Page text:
Brushless DC fans do not draw constant currents. The choice of the power source, along with the addition of other peripheral devices, will affect the type and number of DC fans and their motor current characteristics. Throughout blade rotation (particularly at commutation), the current will fluctuate from
minimum to maximum. The wave form and level of ripple current will vary significantly between fans and motor designs, making specifications in narrow terms difficult. An understanding of the power source
prevent problems and allow maximum system flexibility.
What is Locked Rotor?
A locked rotor is a type of sensor output that measures when the fan has completely stopped or locked. It sends an alarm signal, at either high or low voltage when the rotor locks. If the fan starts spinning again, the alarm signal condition will stop.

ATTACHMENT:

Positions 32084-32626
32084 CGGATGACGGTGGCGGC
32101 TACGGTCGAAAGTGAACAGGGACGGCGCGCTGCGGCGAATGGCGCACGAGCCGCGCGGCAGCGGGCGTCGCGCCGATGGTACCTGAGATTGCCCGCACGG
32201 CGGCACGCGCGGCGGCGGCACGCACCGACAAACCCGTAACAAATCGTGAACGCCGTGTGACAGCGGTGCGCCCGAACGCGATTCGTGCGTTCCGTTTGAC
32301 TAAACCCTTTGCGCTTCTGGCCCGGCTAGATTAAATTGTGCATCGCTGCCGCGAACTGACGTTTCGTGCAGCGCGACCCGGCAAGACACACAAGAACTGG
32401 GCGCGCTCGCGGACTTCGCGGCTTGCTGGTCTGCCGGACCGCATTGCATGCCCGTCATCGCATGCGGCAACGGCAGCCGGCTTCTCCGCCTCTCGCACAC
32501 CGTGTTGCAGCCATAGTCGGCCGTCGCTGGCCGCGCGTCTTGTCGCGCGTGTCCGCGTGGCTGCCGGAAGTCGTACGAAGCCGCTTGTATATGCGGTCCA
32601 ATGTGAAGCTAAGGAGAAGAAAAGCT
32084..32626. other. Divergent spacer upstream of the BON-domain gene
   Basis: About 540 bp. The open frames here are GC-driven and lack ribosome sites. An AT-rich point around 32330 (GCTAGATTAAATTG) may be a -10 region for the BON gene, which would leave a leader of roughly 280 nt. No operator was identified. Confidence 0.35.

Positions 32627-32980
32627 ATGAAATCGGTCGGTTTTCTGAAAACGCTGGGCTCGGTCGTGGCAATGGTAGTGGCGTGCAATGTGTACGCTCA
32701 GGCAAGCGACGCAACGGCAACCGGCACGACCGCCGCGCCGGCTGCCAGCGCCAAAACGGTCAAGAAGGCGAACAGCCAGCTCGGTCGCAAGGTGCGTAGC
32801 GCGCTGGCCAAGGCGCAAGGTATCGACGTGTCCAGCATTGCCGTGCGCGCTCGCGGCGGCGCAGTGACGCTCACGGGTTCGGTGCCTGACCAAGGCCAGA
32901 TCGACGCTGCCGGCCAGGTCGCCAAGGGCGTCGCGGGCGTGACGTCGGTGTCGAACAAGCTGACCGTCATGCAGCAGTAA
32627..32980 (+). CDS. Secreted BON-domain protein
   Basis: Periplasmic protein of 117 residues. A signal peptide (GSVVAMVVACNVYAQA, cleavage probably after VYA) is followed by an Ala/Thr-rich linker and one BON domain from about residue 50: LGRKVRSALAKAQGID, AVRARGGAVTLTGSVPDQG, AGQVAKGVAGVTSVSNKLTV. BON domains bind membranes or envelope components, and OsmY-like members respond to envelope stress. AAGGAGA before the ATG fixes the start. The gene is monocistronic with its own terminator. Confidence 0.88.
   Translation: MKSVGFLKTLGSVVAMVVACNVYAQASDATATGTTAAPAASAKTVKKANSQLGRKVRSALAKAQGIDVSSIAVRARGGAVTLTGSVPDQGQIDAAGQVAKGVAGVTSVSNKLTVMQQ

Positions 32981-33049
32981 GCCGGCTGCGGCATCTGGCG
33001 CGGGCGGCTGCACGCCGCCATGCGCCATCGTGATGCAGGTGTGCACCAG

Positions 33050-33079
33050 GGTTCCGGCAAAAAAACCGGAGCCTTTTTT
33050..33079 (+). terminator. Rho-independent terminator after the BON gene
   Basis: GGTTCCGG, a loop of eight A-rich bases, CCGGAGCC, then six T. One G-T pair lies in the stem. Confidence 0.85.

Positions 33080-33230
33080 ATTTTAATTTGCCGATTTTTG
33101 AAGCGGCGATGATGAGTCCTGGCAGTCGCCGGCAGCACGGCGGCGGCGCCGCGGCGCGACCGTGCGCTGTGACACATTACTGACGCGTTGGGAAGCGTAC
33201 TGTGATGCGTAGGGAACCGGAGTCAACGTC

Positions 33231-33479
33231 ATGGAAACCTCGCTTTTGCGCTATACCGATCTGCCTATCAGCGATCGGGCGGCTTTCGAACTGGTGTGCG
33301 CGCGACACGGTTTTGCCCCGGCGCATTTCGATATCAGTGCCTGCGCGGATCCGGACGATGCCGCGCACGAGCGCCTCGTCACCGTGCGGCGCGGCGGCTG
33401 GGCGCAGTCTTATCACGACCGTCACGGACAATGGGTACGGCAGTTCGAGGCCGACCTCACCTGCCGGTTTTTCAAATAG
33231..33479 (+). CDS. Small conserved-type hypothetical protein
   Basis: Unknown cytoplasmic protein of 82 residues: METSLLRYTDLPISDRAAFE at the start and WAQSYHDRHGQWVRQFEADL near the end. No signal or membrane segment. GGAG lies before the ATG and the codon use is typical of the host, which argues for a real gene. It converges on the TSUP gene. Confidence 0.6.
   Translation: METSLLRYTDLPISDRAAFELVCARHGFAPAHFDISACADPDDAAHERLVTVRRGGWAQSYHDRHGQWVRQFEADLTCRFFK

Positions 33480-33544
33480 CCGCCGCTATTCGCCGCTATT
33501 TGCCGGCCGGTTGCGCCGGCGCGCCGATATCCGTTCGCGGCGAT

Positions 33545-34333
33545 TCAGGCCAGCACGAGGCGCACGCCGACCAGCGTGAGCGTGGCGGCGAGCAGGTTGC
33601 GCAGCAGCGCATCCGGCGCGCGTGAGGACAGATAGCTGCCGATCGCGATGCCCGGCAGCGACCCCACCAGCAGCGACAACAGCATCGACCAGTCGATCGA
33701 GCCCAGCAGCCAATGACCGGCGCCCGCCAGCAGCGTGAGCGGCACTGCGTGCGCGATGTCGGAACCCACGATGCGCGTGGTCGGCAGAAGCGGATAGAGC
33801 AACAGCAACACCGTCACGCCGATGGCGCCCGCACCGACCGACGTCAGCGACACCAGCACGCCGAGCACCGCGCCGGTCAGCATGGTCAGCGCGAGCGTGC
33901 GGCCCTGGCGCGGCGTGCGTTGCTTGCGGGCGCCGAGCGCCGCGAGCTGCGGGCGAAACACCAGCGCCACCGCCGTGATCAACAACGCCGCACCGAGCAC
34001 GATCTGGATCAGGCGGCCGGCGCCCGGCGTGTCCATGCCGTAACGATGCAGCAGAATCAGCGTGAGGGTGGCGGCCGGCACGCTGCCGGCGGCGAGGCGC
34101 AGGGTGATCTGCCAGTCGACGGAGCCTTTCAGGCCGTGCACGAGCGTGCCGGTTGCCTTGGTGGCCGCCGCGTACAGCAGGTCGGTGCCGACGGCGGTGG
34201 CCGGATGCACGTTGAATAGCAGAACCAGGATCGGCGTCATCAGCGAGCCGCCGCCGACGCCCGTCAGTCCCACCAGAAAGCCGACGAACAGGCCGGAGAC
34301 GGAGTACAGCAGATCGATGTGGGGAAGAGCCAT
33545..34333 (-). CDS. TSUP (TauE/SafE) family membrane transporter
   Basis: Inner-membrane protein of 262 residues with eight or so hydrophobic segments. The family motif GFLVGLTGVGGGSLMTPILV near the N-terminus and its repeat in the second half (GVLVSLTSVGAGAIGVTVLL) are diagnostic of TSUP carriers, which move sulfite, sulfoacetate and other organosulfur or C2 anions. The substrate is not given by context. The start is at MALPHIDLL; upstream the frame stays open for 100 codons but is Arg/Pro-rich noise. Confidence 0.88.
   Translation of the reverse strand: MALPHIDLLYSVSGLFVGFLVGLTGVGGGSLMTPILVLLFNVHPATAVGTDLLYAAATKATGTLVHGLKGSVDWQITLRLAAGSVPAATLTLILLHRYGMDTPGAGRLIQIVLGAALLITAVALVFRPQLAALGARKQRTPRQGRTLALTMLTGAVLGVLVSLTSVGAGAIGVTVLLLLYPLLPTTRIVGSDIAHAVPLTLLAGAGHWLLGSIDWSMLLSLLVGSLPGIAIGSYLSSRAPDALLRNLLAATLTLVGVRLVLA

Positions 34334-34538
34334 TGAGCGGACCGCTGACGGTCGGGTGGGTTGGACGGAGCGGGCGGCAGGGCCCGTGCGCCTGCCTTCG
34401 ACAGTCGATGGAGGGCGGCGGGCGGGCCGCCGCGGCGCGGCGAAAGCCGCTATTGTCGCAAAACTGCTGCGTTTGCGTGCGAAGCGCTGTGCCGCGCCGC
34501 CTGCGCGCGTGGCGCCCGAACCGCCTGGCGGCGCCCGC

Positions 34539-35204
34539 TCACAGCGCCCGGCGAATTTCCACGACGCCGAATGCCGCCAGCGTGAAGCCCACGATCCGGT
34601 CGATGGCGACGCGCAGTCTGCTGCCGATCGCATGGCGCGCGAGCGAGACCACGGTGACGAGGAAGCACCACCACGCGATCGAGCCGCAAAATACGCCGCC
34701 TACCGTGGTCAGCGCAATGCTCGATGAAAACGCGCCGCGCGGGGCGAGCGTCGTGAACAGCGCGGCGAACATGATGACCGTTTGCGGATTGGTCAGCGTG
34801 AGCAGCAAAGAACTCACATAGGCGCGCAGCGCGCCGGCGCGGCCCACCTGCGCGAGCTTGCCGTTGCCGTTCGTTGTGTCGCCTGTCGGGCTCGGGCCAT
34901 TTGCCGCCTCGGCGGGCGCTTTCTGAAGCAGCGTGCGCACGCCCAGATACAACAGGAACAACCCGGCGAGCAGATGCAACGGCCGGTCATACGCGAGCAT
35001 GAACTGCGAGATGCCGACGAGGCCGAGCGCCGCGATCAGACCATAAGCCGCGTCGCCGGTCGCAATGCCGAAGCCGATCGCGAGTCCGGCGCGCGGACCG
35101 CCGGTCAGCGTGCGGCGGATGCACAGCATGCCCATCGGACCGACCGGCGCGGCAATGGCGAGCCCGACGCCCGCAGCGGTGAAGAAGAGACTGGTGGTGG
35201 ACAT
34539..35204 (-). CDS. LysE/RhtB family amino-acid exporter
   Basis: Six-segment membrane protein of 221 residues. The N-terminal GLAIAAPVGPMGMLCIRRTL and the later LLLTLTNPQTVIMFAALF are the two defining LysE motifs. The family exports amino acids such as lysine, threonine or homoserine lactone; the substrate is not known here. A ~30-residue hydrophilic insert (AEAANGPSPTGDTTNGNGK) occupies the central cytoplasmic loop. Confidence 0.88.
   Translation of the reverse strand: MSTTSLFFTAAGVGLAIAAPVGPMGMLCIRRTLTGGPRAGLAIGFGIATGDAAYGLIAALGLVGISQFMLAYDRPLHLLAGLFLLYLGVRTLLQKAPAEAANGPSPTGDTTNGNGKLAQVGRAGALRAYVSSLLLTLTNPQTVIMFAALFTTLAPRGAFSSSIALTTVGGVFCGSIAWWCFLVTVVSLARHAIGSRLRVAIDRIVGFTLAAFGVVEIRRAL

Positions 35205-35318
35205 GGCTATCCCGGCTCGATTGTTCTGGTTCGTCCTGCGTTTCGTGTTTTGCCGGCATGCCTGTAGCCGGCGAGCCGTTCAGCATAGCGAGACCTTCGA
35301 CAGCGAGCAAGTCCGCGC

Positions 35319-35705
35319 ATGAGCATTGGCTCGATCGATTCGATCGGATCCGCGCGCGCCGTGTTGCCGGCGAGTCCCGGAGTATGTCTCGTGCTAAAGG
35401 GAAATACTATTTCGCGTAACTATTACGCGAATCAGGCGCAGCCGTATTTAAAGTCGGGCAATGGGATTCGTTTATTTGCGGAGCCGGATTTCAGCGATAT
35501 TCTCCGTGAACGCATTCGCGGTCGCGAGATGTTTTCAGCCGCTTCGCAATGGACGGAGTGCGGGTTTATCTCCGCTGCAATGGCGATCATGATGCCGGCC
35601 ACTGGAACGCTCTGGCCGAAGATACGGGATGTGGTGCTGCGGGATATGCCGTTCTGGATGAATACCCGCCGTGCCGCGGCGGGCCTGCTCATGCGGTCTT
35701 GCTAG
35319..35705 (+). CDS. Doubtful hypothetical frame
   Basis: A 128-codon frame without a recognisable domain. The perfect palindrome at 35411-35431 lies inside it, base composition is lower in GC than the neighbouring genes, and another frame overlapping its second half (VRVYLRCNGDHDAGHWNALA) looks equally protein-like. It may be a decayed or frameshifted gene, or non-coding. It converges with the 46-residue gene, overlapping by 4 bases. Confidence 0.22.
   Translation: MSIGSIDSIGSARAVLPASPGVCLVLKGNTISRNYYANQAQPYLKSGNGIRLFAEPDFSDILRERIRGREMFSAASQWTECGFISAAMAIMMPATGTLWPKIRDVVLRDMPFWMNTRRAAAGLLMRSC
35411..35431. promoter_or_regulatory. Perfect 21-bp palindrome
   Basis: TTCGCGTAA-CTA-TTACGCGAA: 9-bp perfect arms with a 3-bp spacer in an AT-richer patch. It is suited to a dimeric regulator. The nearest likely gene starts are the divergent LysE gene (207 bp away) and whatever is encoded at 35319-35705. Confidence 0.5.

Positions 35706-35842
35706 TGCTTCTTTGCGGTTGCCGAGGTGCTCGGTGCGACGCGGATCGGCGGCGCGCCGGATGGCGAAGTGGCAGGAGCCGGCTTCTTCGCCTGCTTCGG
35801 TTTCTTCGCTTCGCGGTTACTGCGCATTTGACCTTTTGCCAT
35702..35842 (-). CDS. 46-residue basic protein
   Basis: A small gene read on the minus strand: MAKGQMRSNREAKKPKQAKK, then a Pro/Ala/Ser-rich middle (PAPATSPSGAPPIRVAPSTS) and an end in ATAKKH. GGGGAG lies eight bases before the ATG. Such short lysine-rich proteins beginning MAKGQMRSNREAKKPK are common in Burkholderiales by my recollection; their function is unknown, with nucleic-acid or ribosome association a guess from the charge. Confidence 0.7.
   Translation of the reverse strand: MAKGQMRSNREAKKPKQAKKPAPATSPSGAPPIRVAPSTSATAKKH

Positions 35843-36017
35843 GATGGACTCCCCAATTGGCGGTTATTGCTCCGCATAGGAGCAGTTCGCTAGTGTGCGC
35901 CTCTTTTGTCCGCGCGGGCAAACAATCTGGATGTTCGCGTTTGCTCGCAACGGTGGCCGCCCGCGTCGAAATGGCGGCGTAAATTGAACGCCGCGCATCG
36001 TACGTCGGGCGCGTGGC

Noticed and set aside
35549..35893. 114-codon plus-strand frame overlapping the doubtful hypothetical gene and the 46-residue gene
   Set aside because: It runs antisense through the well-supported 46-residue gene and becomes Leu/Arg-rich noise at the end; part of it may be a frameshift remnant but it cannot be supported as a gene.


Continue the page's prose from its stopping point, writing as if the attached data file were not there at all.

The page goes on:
What is Tach Output?
A tach output or "sensor output" indicates the speed of the fan at different operating levels. Its purpose is to identify when the fan drops below a certain RPM, and to identify a potential problem with airflow. A tach output fan will always have at least 3 wire leads.
Variable Speed Fan in an Electronics Enclosure A variable speed fan is automaticall y controlled by the fan circuit, which changes speed as the temperature changes to provide optimum air flow at all times.
Two options are available:
1. A remotely mounted thermistor on a third lead wire (thermistor not provided).
2. A thermistor mounted on the fan PCB (thermistor provided).
With the three lead wire fan, varying the voltage on the third lead from 0 to 6 volts can also control speed variation. Variable and Two Speed Fan
Specially designed variable-speed and two-speed fans can be used to
the input voltage or by switching between power supply circuits.